• Drought and fear of global warming have raised water worries even among Great Lakes states like Michigan, where schemes to ship fresh water from lakes to other nations or Sun Belt states have citizens in Michigan—the Upper Peninsula (U.P.) included—decrying a "liquid gold rush." But Michigan offered $9.6 million in subsidies to attract a Perrier Group project to pump 200 gallons a minute for its bottled water.

These battles are not exclusive to the Ninth District, of course. Water wars were a key item at last year's Environmental Summit in Johannesburg, South Africa. In Oregon's Klamath River Basin, farmers fight with environmentalists over whether to use river water to irrigate crops or spawn fish. California and Colorado regularly feud over water supplies. And the U.S. Supreme Court has just agreed to rule on a centuries-old dispute between Virginia and Maryland over rights to Potomac River water.

What all these disputes share is intense competition over a vital resource: water, the lifeblood of humanity. And from an economist's perspective, the difficulty of resolving the disputes lies not in simply reconciling supply and demand, but rather in the fact that water has a remarkably complex economic personality that renders it vulnerable to both market and government failure. In a nutshell, the provision and use of water are prone to what economists call externalities, decreasing costs and problematic public goods valuation.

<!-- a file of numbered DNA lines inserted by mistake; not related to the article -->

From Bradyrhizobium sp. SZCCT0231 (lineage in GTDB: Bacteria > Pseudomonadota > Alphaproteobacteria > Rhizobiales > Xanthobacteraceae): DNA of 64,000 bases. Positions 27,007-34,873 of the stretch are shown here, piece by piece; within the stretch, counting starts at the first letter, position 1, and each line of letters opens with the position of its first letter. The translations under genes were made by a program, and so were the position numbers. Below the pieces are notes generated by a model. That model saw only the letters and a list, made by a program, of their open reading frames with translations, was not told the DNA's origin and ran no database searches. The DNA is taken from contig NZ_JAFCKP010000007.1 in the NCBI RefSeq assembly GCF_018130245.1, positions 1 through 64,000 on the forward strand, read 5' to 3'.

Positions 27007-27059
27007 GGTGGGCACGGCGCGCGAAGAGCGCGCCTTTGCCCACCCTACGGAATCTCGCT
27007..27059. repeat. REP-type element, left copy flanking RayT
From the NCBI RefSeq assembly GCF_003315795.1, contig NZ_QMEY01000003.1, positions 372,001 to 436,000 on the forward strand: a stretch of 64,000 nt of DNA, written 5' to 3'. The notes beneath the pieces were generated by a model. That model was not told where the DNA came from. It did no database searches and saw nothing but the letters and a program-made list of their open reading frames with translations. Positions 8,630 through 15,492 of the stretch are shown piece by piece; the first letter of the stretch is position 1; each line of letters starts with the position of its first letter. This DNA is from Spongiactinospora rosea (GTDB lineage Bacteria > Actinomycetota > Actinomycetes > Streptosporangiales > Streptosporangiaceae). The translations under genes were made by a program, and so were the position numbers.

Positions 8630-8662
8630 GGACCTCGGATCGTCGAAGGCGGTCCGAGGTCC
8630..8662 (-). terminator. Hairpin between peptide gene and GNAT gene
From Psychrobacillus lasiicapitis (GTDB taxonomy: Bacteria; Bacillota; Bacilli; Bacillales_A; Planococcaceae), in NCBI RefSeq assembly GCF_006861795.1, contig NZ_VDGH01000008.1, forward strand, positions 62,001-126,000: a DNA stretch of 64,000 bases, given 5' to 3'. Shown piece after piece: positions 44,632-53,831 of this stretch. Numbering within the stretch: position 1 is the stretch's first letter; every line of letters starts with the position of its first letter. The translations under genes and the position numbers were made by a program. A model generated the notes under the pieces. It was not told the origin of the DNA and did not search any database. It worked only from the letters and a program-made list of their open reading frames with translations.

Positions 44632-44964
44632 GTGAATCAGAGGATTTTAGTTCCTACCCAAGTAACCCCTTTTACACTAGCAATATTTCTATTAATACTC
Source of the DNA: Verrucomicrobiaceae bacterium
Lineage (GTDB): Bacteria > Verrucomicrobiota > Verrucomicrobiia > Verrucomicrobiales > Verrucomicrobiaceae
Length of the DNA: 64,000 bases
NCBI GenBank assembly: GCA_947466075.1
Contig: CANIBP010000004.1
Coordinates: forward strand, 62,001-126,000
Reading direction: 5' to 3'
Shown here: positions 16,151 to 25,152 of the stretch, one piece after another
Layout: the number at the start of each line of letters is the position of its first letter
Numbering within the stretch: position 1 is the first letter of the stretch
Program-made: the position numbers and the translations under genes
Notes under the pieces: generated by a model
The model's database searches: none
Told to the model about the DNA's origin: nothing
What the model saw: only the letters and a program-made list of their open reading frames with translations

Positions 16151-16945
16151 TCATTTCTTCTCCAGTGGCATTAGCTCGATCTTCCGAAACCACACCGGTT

These economic characteristics—and entrenched political realities—mean that there are no easy answers to the allocative problems that water presents. A durable resolution will involve elements of both market forces and government intervention, but the right combination has remained elusive. The bottom line is that water will never meet an economist's definition of a simple market commodity or an obvious government service—so water solutions will always be difficult to grasp. But because water will always be a critical need, we'll continue to struggle to find the right blend.

Go wet, young man

Government has historically played a major role in the provision of water for agriculture and home use. The aqueducts of ancient Rome, for instance, were the quintessential symbol of the empire's geographic reach and economic power. In the United States, government water supply has been the foundation of national growth. Teddy Roosevelt's Reclamation Act of 1902 launched the building of major dams and irrigation systems throughout the western United States, under the aegis of the Department of the Interior's Bureau of Reclamation (BOR), with the goal of settling the West.